The sessions proved extremely popular with service users who gave positive feedback, with some requesting certain texts and literature to be incorporated. This also provided useful insight for the psychologist. I would take notes on individuals reactions to the texts and their interactions with the group. We would later discuss these and assess the responses.

I also helped create a guide by writing collections all of the texts used, the themes and overviews of the responses received for other NHS services to implement their own bibliotherapy sessions.

I knew this experience would help develop my interpersonal and communication skills, both of these are key elements to my legal work. This work took place in a challenging environment where noticing and reacting to individuals social ques were key. This helped me learn a lot about body language and its role in communication.

I learned so much during this role, the Ward Phycologist I assisted noted my keen interest and offered me to read their research papers on the subject. This gave me a detailed insight to a profession where I had previously had none. Reading these papers also gave me a chance to practice my academic skills in analysis and research.

I also developed effective note taking skills whilst still remaining engaged and present. This has proven to be a valuable transferrable skill for my work I had not initially considered.

The feedback to our bibliotherapy session was so positive service users successfully requested it be permanently implemented. This whole experience has helped me to maintain my confidence in my abilities during an uncertain period in my working life. Being furloughed impacted my confidence and started to impact my mental wellbeing, volunteering helped me to continue to feel valued and maintain confidence in my skills.

This volunteer role has assisted me in achieving my Trainee Contract and my ultimate dream as qualifying as a Solicitor. This has given me a powerful insight into the impact volunteering can have. I would definitely consider volunteering again in any area as even a small commitment can have a large impact on others wellbeing.

United Nation Sustainable Development Goals 3 and 11. Goal 3 is good health and wellbeing. Goal 11 is sustainable cities and communities

I feel very proud of my small part, volunteering with One25

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Chloe Horton, UWE Bristol Mental Health Nursing Student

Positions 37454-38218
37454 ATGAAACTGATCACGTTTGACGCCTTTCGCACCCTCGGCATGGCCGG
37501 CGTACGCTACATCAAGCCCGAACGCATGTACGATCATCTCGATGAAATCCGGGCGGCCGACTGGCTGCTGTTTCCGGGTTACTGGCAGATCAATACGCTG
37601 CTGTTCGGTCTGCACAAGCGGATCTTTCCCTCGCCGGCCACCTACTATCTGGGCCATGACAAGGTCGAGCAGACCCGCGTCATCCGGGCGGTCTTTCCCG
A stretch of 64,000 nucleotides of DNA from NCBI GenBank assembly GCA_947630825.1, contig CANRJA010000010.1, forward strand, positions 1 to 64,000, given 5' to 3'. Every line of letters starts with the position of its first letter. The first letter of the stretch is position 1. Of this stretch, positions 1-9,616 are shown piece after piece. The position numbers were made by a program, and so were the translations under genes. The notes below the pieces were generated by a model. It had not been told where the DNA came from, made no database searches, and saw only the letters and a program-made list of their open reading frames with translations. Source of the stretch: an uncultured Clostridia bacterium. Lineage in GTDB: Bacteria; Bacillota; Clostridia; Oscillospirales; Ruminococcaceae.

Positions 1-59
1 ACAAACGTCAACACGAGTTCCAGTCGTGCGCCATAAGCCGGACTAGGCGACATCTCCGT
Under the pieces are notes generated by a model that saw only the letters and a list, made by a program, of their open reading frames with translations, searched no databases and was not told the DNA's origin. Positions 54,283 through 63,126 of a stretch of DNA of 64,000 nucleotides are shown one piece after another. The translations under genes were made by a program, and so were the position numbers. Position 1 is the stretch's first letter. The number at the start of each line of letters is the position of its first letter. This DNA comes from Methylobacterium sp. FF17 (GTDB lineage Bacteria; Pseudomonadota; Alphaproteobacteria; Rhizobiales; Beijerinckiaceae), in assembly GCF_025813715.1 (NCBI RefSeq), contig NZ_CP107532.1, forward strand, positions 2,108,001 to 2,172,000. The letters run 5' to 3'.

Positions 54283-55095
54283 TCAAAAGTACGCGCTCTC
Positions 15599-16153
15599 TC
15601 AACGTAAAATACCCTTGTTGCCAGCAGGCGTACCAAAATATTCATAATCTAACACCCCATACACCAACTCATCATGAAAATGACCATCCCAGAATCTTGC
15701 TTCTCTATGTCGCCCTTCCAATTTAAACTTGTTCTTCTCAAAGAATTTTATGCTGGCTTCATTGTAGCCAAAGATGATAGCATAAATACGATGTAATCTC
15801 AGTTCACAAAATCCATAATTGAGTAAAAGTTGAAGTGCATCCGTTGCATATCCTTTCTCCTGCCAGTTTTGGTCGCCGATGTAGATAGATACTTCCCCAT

I feel very passionately about helping to protect the women One25 support. 

One25 is a charity providing support for the most marginalised women in the Bristol community. Their service users are street sex working women. I have volunteered at the drop in where the women can access emotional support, a hot meal, condoms, underwear, a nurse, a GP and also caseworkers which have a range of specialisms including domestic abuse and drugs.  

At the drop in I spend time in the kitchen serving the women and also talking with the women, seeing how they’re getting on and supporting them with practical tasks such as accessing their GP.  

I more often volunteer on the outreach van which goes out in evenings to serve a particular area where sex workers work. Women can call the van, or we spot the women, providing them with a hot drink, food, warm clothing, condoms, harm reduction packs for drug users and emotional support. The women REALLY appreciate the van and the support they gain from it. Some women will just pop to the window and get their needs met and some women will come on to the van and sit, have a hot chocolate and a good old chat. The women are sometimes intoxicated and One25 work closely with local organisations to ensure the safety of the women.  

As a student Mental Health Nurse volunteering has helped me develop my skills hugely. Just spending time with the women, that at times can be distressed, has benefited my practice. It has enabled me to gain more confidence and also to use the skills I am learning on my course with the women I am speaking to. 

I have always been interested in working with vulnerable people and having now volunteered for One25 my desire to do this has increased. 

I absolutely love volunteering and feel very proud for my albeit small part of One25.  

Global Goal 5 Gender Equality and 3 Good Health and Wellbeing

How Nursing Changed my Life

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By Emma Powell, UWE Bristol Alumni. Emma is now District Nurse Team Lead and Single Point of Access Clinical Lead at Sirona care and health.